Hypersensitivity Nephropathy Treatment & Management

Updated: Dec 01, 2015
  • Author: Micah L Thorp, DO, MPH; Chief Editor: Vecihi Batuman, MD, FASN  more...
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Medical Care

Offending agents

The most important aspect of treatment is removal of the offending agents.

Occasionally, more than one agent may be causing acute interstitial nephritis (AIN). Consider the likelihood of each potential agent and substitute for each of the most likely agents (if possible).

After removing the inciting agents, administer prednisone.


If removing the inciting agents or treating the underlying infection does not improve renal function, consider corticosteroid therapy.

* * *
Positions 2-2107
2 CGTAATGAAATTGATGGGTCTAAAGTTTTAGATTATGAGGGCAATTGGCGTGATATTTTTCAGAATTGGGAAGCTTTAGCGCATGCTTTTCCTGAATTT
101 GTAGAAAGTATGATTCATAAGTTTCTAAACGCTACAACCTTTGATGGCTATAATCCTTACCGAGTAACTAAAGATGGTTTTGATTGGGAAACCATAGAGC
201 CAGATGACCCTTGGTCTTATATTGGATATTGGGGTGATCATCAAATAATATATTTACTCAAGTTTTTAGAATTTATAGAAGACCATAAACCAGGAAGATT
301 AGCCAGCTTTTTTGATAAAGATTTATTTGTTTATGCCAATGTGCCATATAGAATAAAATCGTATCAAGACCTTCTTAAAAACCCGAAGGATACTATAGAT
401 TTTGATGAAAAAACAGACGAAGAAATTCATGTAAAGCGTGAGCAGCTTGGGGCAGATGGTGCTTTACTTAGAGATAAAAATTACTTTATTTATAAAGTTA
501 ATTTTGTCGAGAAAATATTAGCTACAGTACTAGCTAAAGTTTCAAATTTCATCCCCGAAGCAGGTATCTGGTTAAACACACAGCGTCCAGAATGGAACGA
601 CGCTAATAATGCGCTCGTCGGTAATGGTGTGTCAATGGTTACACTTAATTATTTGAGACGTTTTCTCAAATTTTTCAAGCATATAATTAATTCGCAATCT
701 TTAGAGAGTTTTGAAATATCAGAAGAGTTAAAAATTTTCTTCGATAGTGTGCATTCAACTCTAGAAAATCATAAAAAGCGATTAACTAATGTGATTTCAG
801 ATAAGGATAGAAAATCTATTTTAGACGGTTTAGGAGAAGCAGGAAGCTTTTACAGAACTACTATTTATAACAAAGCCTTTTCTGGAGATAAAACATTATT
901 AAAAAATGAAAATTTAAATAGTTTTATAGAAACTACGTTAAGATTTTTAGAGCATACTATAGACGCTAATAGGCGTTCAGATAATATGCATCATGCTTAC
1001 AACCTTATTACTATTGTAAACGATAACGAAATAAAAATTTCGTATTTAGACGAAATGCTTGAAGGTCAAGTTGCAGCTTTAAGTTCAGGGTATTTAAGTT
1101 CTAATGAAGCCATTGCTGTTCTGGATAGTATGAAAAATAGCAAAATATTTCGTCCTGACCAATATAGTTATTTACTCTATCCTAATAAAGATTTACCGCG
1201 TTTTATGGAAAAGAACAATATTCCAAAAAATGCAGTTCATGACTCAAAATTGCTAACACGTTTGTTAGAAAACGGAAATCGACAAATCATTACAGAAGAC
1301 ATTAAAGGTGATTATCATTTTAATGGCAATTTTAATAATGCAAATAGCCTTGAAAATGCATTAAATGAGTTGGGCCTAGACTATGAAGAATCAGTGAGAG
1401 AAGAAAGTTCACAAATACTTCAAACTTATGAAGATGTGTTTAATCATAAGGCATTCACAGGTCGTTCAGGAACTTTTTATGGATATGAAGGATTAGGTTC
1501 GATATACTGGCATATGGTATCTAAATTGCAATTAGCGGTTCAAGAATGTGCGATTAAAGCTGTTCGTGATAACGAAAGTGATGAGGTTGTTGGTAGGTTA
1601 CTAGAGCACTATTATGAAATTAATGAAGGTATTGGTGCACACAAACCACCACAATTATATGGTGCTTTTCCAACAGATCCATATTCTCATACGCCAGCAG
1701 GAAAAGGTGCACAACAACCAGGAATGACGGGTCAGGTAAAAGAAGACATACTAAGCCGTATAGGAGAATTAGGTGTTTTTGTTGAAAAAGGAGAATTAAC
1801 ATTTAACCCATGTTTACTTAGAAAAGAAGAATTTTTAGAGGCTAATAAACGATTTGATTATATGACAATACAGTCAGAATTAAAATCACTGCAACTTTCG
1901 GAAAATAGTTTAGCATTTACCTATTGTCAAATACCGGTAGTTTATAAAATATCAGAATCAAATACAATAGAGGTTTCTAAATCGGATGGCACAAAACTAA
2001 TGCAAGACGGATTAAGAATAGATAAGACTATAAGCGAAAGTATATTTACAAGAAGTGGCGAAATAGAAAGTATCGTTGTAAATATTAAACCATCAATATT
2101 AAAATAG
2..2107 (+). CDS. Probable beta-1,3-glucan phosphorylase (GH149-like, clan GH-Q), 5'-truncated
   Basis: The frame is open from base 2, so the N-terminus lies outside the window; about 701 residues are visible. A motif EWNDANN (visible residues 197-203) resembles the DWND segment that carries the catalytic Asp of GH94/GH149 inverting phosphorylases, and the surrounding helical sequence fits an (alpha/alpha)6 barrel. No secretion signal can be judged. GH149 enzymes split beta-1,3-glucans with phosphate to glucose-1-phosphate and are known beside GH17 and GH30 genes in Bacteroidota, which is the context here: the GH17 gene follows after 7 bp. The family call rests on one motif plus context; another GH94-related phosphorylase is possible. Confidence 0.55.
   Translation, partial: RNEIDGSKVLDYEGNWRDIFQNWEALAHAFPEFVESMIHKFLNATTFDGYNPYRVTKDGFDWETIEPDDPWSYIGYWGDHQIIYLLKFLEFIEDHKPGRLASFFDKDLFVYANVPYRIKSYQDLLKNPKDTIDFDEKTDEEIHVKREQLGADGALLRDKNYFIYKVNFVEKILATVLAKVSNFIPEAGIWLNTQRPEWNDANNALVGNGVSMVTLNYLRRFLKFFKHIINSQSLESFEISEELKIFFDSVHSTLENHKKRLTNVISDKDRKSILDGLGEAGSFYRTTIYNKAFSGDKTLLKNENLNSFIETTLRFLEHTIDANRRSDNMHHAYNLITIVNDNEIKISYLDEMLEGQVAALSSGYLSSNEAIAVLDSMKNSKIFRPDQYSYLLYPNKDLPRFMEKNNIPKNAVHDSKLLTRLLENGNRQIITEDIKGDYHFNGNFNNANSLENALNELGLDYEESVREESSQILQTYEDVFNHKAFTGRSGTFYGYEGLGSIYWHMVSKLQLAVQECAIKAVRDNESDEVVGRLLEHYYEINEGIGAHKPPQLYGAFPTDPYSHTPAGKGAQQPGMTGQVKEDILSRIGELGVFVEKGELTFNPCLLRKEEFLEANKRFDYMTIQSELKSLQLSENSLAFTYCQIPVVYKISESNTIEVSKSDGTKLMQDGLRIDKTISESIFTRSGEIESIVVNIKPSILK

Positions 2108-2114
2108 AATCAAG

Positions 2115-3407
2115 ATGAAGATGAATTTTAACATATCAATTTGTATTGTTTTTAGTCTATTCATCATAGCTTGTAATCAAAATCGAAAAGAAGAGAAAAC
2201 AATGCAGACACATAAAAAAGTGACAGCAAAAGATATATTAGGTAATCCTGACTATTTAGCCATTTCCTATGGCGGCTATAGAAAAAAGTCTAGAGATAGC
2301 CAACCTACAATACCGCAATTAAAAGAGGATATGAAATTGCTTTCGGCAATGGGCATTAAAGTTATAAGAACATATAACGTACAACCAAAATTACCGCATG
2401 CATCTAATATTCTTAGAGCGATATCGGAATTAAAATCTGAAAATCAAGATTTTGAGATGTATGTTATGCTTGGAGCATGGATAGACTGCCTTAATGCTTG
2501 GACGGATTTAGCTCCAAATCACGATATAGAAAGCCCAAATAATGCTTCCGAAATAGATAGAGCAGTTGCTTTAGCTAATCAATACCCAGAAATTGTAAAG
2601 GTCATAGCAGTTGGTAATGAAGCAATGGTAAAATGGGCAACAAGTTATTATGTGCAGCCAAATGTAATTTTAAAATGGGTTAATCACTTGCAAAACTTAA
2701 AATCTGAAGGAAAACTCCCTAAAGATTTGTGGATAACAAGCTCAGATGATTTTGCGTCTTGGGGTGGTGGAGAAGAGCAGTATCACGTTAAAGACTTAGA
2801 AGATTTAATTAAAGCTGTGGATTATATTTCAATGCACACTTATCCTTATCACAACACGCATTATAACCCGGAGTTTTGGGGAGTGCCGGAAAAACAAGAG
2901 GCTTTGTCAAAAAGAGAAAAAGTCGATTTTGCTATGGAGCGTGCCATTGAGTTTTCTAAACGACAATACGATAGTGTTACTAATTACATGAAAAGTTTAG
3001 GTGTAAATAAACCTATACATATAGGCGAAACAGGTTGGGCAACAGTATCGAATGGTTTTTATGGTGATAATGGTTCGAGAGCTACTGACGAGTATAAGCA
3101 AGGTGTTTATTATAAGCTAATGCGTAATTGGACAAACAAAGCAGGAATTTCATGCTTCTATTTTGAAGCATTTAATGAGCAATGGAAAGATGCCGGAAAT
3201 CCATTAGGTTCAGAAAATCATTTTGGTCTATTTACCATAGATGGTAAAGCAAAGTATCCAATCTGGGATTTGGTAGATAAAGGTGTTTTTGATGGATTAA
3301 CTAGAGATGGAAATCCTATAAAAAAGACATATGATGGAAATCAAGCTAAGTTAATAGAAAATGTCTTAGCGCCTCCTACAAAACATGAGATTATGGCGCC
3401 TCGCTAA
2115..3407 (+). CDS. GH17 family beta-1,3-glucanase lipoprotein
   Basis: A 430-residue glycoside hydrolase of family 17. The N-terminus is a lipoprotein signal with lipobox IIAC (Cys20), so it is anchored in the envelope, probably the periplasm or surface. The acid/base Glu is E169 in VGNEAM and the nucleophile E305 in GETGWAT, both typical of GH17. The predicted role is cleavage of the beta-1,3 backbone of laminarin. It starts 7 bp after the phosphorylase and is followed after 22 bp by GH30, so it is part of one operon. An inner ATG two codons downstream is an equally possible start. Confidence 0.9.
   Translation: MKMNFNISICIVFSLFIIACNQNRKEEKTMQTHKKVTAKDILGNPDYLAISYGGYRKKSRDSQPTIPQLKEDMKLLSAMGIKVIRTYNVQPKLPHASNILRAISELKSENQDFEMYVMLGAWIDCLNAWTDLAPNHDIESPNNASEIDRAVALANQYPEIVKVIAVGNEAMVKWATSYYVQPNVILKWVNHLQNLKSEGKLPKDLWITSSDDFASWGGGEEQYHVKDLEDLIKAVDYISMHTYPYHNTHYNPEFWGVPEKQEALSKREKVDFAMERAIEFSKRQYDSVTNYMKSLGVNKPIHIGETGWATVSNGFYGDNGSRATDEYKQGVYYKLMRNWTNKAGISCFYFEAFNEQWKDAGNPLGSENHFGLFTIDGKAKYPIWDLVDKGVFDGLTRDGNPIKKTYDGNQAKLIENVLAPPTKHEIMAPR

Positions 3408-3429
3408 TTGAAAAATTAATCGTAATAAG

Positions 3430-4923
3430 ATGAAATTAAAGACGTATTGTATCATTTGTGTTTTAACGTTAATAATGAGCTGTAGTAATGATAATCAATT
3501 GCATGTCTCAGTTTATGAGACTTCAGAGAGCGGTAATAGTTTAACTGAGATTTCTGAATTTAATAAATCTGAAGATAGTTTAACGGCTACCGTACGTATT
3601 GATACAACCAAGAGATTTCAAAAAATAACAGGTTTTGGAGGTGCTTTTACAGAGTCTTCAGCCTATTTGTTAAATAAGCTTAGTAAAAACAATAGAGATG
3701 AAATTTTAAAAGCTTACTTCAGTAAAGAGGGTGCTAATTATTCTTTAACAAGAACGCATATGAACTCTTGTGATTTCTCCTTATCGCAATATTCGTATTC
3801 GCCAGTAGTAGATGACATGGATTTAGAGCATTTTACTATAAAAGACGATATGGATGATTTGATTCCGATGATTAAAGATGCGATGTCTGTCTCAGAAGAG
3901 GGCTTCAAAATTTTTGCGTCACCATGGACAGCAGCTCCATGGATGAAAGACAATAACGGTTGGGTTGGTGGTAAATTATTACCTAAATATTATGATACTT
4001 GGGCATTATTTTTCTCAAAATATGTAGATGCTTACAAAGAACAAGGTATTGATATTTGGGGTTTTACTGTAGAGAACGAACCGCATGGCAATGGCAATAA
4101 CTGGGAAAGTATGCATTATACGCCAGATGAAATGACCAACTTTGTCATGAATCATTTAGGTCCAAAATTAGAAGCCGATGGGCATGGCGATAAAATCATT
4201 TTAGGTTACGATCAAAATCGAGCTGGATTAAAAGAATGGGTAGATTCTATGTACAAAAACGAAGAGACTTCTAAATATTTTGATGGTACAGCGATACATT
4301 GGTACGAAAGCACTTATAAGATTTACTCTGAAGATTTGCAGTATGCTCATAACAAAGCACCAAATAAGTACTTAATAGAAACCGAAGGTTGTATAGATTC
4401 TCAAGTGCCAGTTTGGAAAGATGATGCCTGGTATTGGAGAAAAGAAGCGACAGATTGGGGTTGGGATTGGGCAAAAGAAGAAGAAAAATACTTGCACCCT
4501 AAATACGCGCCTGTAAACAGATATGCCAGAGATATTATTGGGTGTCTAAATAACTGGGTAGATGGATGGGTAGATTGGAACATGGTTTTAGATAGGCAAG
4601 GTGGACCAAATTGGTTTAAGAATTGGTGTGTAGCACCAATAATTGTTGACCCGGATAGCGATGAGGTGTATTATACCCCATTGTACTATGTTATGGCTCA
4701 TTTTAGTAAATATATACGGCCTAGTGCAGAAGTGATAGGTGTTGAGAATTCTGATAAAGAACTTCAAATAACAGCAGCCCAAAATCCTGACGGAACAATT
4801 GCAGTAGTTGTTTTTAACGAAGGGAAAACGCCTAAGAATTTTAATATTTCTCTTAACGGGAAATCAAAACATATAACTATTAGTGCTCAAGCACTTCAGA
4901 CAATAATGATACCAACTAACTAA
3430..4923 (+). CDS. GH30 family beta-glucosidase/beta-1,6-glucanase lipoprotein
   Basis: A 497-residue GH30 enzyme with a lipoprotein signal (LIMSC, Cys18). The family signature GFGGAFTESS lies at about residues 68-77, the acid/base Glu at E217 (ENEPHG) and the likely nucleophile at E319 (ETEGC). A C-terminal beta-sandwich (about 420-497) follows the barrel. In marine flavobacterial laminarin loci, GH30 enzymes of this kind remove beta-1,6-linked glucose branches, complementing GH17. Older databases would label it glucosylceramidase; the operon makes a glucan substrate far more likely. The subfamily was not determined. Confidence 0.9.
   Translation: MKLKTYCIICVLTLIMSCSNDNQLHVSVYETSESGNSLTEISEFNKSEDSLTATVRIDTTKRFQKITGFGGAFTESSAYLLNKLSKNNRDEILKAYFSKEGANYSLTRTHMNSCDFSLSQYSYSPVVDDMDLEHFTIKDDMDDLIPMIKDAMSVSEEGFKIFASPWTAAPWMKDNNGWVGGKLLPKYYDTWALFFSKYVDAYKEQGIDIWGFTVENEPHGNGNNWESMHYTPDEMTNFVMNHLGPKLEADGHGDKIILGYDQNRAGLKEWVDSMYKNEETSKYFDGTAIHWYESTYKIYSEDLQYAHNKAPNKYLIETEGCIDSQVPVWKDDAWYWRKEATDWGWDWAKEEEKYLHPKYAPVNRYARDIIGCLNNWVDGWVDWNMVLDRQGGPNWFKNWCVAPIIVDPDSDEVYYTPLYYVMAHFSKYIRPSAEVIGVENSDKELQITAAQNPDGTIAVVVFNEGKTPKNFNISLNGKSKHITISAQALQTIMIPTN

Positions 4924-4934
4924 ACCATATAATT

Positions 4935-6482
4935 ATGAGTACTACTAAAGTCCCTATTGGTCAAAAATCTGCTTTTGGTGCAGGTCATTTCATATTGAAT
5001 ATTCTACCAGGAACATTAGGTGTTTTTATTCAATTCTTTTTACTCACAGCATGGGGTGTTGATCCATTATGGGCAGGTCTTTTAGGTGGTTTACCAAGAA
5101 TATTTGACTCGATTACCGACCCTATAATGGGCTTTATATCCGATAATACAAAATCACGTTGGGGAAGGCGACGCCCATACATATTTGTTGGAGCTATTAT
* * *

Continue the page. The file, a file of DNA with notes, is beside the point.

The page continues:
A retrospective study of 61 patients with biopsy-proven acute interstitial nephritis found 52 treated with corticosteroids, one half of whom showed a significant clinical improvement. [7] The study further found that delays in treatment led to decreased function. [7]


Cyclophosphamide therapy is controversial. This treatment causes significant short-term adverse effects in many patients, which makes many clinicians reluctant to use it in primary therapy.

Cyclophosphamide has been studied in experimental animal models of acute interstitial nephritis.



Consider consultation with a nephrologist in all patients thought to have acute interstitial nephritis. This is particularly important among patients whose renal function does not improve following the removal of suspected medications. Because prognosis is tied to the length of time a patient has acute interstitial nephritis, consider consultation early in the course of illness.